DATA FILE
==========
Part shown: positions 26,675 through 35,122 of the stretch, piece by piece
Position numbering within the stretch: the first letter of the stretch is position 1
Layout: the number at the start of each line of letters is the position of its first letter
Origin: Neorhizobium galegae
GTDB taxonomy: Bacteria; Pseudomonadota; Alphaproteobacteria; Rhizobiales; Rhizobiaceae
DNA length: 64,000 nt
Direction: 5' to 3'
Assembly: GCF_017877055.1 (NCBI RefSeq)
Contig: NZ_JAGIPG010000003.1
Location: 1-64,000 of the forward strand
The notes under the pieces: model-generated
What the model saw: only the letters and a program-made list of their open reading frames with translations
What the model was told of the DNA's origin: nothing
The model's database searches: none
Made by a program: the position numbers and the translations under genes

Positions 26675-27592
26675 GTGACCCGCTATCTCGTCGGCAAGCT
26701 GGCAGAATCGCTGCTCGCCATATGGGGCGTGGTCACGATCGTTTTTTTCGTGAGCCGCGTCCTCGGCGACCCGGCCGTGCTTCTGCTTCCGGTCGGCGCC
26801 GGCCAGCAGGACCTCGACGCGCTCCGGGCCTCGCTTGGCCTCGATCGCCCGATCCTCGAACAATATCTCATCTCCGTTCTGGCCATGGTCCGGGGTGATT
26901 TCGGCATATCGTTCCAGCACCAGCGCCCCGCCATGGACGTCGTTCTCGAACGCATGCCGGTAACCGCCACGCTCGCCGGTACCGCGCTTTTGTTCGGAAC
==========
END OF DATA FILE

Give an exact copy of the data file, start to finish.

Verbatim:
Part shown: positions 26,675 through 35,122 of the stretch, piece by piece
Position numbering within the stretch: the first letter of the stretch is position 1
Layout: the number at the start of each line of letters is the position of its first letter
Origin: Neorhizobium galegae
GTDB taxonomy: Bacteria; Pseudomonadota; Alphaproteobacteria; Rhizobiales; Rhizobiaceae
DNA length: 64,000 nt
Direction: 5' to 3'
Assembly: GCF_017877055.1 (NCBI RefSeq)
Contig: NZ_JAGIPG010000003.1
Location: 1-64,000 of the forward strand
The notes under the pieces: model-generated
What the model saw: only the letters and a program-made list of their open reading frames with translations
What the model was told of the DNA's origin: nothing
The model's database searches: none
Made by a program: the position numbers and the translations under genes

Positions 26675-27592
26675 GTGACCCGCTATCTCGTCGGCAAGCT
26701 GGCAGAATCGCTGCTCGCCATATGGGGCGTGGTCACGATCGTTTTTTTCGTGAGCCGCGTCCTCGGCGACCCGGCCGTGCTTCTGCTTCCGGTCGGCGCC
26801 GGCCAGCAGGACCTCGACGCGCTCCGGGCCTCGCTTGGCCTCGATCGCCCGATCCTCGAACAATATCTCATCTCCGTTCTGGCCATGGTCCGGGGTGATT
26901 TCGGCATATCGTTCCAGCACCAGCGCCCCGCCATGGACGTCGTTCTCGAACGCATGCCGGTAACCGCCACGCTCGCCGGTACCGCGCTTTTGTTCGGAAC